Rubin ordered the university to pay the newspaper $20,491.50 for fees and costs; the university has not indicated whether it will appeal Rubin's award.

On Sept. 11 Rubin ruled that the appraisal of attorney Jimmy Davidson's Girard Park property was a public record, and the university turned it over a week later. The university tried to keep the document under wraps because the new appraisal was $1.75 million less than UL planned to pay for the property in the now defunct horse farm land swap deal.

To date, the university has paid $10,450 to appraise Davidson's property. Even before trying to negotiate a lower price for the land, UL President Ray Authement moved to order yet another appraisal — one that ostensibly would bring the value more in line with the seller's asking price.

Davidson is a member of the UL Foundation's Board of Trustees.

by: Leslie Turk 4:33 PM

Vote for Deuce

The Saints' Deuce McAllister has been nominated as one of three finalists for this week's Fed Ex Ground Top Running Backs. If he wins, the NFL donates $5,000 to Children's Hospital of New Orleans. It's a worthy cause and one that will help give a small boost to struggling New Orleans healthcare providers.

Visit this site and vote.

(And you can vote for Manning too.)

by: Nathan Stubbs 12:12 PM

DRU: the next Usher?

19-year-old Duson resident Andrew Broussard - aka DRU (which is also an acronym for "Dynamic, Representing, Unique.") - is being billed as a singing, dancing, and acting triple threat, according to his electronic press kit. With comparsions to Baby Face, Smokey Robinson and even Michael Jackson, could DRU be our next Usher? On DRU's myspace page, you can listen to his single "It's Alright," which is currently playing on local radio stations, and decide for yourself.

by: R. Reese Fuller 10:38 AM

Starting to be a lonely election season

I'm still a little stunned about the rapidly dwindling political races this season. Yesterday I read that state Rep. Wilfred Pierre backed out and decided not to run for the state senate seat being vacated by Don Cravins, who was elected mayor of Opelousas. Knowing that Cravins was term-limited out next year and looking for another post, Pierre started fundraising for a run at the state senate seat almost a year ago, telling everyone he was going to run. State Rep. Don Cravins, Jr. also had been gearing up for the race. As of last Friday, they were both still in. Yesterday, Pierre told The Advertiser he had "a change of heart." (On a side note, Pierre also addressed the rumors that he had been receiving calls from local city officials close to city-parish president Joey Durel, asking that he consider getting back on the city-parish council, saying "that's not going to happen." given the state of affairs on the local council, hard to blame him there.)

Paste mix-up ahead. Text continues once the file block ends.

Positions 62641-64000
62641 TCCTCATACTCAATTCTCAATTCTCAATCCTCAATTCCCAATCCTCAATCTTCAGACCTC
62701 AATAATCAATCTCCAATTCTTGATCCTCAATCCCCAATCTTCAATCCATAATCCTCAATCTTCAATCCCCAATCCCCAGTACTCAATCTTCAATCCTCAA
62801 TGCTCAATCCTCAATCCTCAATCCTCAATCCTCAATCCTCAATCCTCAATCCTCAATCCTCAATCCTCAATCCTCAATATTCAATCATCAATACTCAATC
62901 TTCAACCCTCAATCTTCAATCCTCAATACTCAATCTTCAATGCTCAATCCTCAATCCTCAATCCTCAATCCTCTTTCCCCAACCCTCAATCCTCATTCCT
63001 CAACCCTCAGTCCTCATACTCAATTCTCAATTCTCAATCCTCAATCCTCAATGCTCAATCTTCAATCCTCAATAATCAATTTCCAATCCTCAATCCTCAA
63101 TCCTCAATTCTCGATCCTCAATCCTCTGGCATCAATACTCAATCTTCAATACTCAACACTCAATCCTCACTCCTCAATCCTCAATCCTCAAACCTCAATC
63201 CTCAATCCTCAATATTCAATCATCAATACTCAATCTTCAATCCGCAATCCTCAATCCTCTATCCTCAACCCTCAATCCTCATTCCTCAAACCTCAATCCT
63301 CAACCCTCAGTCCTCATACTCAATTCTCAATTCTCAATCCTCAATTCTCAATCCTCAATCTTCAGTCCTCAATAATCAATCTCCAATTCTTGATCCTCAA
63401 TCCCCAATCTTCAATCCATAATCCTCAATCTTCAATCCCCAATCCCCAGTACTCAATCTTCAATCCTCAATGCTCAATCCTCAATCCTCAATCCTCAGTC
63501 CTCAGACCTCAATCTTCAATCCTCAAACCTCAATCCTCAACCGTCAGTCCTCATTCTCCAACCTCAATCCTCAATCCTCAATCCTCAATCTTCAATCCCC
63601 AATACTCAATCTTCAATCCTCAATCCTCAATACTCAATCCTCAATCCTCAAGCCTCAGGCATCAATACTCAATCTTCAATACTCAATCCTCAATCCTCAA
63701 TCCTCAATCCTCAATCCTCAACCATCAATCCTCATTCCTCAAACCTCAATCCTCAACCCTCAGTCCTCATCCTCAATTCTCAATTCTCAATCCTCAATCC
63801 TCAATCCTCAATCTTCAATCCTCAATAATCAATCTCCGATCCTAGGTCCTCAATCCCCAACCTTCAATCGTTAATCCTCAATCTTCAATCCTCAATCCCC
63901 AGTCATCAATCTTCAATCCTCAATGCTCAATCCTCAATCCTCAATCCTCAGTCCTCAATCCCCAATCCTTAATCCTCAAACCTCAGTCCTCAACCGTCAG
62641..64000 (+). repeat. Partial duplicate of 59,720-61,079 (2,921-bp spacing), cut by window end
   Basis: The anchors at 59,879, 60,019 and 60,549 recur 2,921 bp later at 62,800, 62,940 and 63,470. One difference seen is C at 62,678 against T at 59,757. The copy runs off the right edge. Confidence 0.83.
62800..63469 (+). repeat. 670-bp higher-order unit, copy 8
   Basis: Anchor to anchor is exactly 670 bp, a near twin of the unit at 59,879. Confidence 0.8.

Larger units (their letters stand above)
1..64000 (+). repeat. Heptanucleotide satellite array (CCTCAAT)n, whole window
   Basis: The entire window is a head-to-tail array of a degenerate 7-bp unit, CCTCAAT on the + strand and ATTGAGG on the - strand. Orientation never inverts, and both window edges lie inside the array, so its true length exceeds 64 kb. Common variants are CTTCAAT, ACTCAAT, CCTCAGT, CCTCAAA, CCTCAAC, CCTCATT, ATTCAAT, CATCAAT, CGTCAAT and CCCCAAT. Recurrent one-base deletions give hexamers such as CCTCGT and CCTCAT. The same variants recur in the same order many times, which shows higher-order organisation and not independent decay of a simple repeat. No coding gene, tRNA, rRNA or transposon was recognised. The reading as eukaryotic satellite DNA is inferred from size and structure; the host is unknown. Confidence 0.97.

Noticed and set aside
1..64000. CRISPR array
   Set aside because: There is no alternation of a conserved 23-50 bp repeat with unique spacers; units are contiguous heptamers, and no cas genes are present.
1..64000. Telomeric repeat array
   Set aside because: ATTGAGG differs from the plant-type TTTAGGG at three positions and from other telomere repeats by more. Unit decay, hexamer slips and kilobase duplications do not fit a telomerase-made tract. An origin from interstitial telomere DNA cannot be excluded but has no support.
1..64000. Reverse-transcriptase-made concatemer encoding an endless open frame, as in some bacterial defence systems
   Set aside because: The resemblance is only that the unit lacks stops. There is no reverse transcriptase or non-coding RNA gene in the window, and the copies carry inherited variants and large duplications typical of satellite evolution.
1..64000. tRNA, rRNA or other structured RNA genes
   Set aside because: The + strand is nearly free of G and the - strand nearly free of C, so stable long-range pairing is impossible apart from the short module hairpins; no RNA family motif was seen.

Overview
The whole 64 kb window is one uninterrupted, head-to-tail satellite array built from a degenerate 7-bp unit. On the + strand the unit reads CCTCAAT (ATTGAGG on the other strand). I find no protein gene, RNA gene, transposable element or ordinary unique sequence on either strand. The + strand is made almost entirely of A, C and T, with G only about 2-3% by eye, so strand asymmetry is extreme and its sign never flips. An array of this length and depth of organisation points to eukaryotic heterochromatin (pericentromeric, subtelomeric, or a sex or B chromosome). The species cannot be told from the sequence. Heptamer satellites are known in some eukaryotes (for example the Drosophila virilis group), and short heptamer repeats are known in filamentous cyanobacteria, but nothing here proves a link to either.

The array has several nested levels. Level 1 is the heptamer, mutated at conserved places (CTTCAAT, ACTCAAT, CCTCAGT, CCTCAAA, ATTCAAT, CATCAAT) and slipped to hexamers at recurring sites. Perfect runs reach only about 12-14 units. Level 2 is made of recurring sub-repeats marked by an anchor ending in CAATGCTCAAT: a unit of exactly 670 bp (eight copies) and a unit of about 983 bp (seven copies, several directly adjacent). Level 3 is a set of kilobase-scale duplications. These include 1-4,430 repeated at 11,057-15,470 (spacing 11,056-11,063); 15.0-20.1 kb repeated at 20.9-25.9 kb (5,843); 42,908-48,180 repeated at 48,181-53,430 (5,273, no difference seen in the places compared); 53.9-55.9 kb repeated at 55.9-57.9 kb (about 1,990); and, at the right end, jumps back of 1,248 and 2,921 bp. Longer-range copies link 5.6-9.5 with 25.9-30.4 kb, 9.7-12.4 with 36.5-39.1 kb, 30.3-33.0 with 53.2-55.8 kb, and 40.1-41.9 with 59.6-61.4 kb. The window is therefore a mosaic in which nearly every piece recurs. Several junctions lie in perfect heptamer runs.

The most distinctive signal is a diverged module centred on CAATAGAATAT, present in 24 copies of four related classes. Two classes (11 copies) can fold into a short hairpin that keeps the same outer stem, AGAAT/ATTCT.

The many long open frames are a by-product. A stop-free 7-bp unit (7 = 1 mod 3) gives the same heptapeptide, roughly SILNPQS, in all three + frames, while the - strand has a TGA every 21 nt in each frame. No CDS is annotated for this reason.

Last night, I read about state Sen. Francis Heitmeier bowing out of the secretary of state's race. Heitmeier would only say that after looking at the numbers, his New Orleans base just ain't what it used to be.

Seems to me like the real losers here may be the voters, who may no longer have a choice in either of these races (and the reporters, who won't have as much politics to write about). As a reporter and a follower of politics, I had been looking forward to the Pierre-Cravins Jr. race. The short timespan set for the election (sheduled for Dec. 9) tended to favor Cravins Jr., who has the St. Landry Parish base and his father's name to draw on. Still, I'm a little surprised to see Pierre back down.

And Surely, Heitmeier was the underdog going into the run-off in the secretary of state's race. A lot of people were surprised to see how low New Orleans' turnout was in the Sept. 30 election (Baton Rouge, where Heitmeier's opponent Jay Dardenne hails from, turned out about twice the votes). It seems like the politicians are starting to feel it's better to back out than to risk losing.

by: Nathan Stubbs 10:33 AM

Tuesday, October 10, 2006

Moyers on Lafayette

Stephen Handwerk, of the Lafayette Parish Democratic Party, announced today that LUS' fiber-to-the-home initiative will be featured in an upcoming episode of "Moyers on America" to air on PBS stations nationwide. The episode "The Net at Risk" is scheduled to air on LPB stations on Wednesday, Oct. 18, 2006. Check LPB's program schedule for other air times.

by: R. Reese Fuller 1:31 PM

Monday, October 09, 2006

Roux the day

Lots stirring in New Iberia this weekend.

When the temperature drops, the butane burners heat up for the World Championship Gumbo Cookoff. In its 17th year now, the battle for best gumbo is ladled over two days. Saturday, Oct. 14, from 9 a.m. to 9 p.m., the Cajun and Creole Food Fest fills Bouligny Plaza in the heart of downtown New Iberia. Dance to Thomas Big Hat Fields and TK Hulin on the banks of Bayou Teche, or shop the specialty stores along Main Street. At 5 p.m., every art gallery, restaurant, book store and bar will open with the fall Art Walk. Over 25 local artists have work on display throughout the downtown Historic District.

Sunday, Oct. 15, 70 teams will square off in Bouligny Plaza with entries in three categories. Seafood could contain the usual suspects--shrimp, crab and oyster. The second category is Non-Seafood. Game gumbos have been known to bubble with emu, specklebelly and nutria along with the regular chicken and sausage entries. There is a third category which is a catch-all for those who can't decide whether to cook fish or fowl. Called Melange, all those critters up for debate, like alligator, frog and turtle can simmer alongside mallard and coot or even the tiny shrimp called sea-bob.